loudspeaker

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loudspeaker

or

speaker,

device used to convert electrical energy into sound. It consists essentially of a thin flexible sheet called a diaphragm that is made to vibrate by an electric signal from an amplifieramplifier,
device that accepts a varying input signal and produces an output signal that varies in the same way as the input but has a larger amplitude. The input signal may be a current, a voltage, a mechanical motion, or any other signal; the output signal is usually of the
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. The vibrations create sound waves in the air around the speaker. In a dynamic speaker, the most common kind, the diaphragm is cone-shaped and is attached to a coil of wire suspended in a magnetic field produced by a permanent magnet. A signal current in the suspended coil, called a voice coil, creates a magnetic field that interacts with the already-existing field, causing the coil and the diaphragm attached to it to vibrate. To provide a faithful reproduction of music or speech, a loudspeaker must be able to reproduce a wide range of audio frequencies (i.e., 20 Hz to 20 kHz). Since it is difficult for a single speaker to do that adequately, many quality sound systems employ speakers of three different sizes. The largest ones, or woofers, reproduce low frequencies; the medium-sized ones, or midrange speakers, reproduce middle frequencies; the smallest ones, or tweeters, reproduce high frequencies. The three sizes were traditionally contained in the same cabinet, with a pair of such speakers used for stereophonic soundstereophonic sound,
sound recorded simultaneously through two or more electronic channels. For live recordings, microphones are placed in different positions relative to the sound source.
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, but increasingly in the late 1980s and early 1990s home sound systems used smaller pairs of speakers enclosures containing only the midrange speakers and tweeters and a single woofer cabinet designed to be placed in an out-of-the-way location. This design takes avantage of the fact that the human ear is not good at determining the direction of low-frequency sound, and thus stereo perception is not adversely affected by the location of the woofer. A crossover network is a filter in a speaker system that ensures that each speaker receives only signals in the frequency range it is designed to reproduce. A properly designed enclosure can reduce unwanted resonances and extend the frequency range of a speaker system. Along with dynamic speakers, other speaker types include electrostatic and piezoelectric.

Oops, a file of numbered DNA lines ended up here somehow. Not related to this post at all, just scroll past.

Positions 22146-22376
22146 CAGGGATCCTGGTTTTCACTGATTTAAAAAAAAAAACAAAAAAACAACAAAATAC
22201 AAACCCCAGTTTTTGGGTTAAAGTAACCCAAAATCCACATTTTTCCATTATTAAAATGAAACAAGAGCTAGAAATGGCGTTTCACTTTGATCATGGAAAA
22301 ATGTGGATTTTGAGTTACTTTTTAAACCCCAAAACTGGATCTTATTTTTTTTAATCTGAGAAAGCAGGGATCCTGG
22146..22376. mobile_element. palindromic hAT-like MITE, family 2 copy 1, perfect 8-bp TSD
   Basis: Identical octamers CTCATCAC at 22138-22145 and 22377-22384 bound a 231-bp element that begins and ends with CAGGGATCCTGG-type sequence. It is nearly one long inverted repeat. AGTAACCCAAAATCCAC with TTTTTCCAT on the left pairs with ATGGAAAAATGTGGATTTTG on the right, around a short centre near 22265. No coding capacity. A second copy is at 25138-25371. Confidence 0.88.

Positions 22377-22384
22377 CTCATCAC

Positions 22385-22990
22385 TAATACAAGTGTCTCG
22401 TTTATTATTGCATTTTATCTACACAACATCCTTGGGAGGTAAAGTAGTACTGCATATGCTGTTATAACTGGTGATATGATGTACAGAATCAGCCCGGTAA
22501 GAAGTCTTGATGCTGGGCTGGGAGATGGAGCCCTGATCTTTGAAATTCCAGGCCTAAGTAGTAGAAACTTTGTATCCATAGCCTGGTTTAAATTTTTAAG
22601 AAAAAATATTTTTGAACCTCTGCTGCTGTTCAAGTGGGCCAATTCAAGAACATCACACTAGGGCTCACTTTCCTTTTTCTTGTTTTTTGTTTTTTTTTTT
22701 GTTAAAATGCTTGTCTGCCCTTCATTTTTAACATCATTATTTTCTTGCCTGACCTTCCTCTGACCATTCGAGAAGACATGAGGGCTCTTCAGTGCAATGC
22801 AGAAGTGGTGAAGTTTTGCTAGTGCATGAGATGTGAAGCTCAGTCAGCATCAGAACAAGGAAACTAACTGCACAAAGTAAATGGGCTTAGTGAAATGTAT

Loudspeaker

 

an electroacoustic or mechanical device for the loud reproduction of speech. music, and other sounds. Most types of loudspeakers transform electrical current or the voltage of sound frequencies into sound vibrations of the surrounding air medium with the aid of a mechanical movable system (diffuser. diaphragm). There are different types of loudspeakers. including the moving-coil. the horn. the piezoelectric. the condenser. and the magnetic. In the past pneumatic loudspeakers were also used. The direction in which a loudspeaker operates is determined by a horn (in moving-coil and pneumatic loudspeakers) and by the use of sound columns.

The most frequently used devices in broadcast receivers and sound amplification systems are moving-coil loudspeakers with a rated capacity of 0.1 to 100 watts (W) and a band of reproduced frequencies of 50 to 12.000 hertz (Hz); sound columns consisting of several diffuser loudspeakers with total rated capacity of up to 100 W and a band of reproduced frequencies of 100 to 8,000 Hz; and loudspeaker systems consisting of moving-coil and horn-type loudspeakers with a total rated capacity of up to 100 W.

REFERENCES

Dreizen. I. G. Elektroakustika i zvukovoe veshchanie. Moscow, 1961.
Dol’nik, A. G. Gromkogovoriteli. 3rd ed. Moscow-Leningrad, 1961.

What does it mean when you dream about a loudspeaker?

A loudspeaker may be the mind’s way of trying to get our attention, especially about something that we have forgotten or an action we have delayed.

loudspeaker

[′lau̇d‚spēk·ər]
(engineering acoustics)
A device that converts electrical signal energy into acoustical energy, which it radiates into a bounded space, such as a room, or into outdoor space. Also known as speaker.

loudspeaker

An electroacoustic device, used to radiate acoustic power in air, the acoustic waveform of the reproduced sound being essentially equivalent to that of the electrical input.

loudspeaker

a device for converting audio-frequency signals into the equivalent sound waves by means of a vibrating conical diaphragm

loudspeaker

A device that converts analog audio signals into the equivalent air vibrations in order to make audible sound. A loudspeaker is also a "speaker;" however, the term loudspeaker may be used to differentiate human speakers at a podium from the PA (public address) system that amplifies their speech. See speaker, Bluetooth speaker and parametric speaker.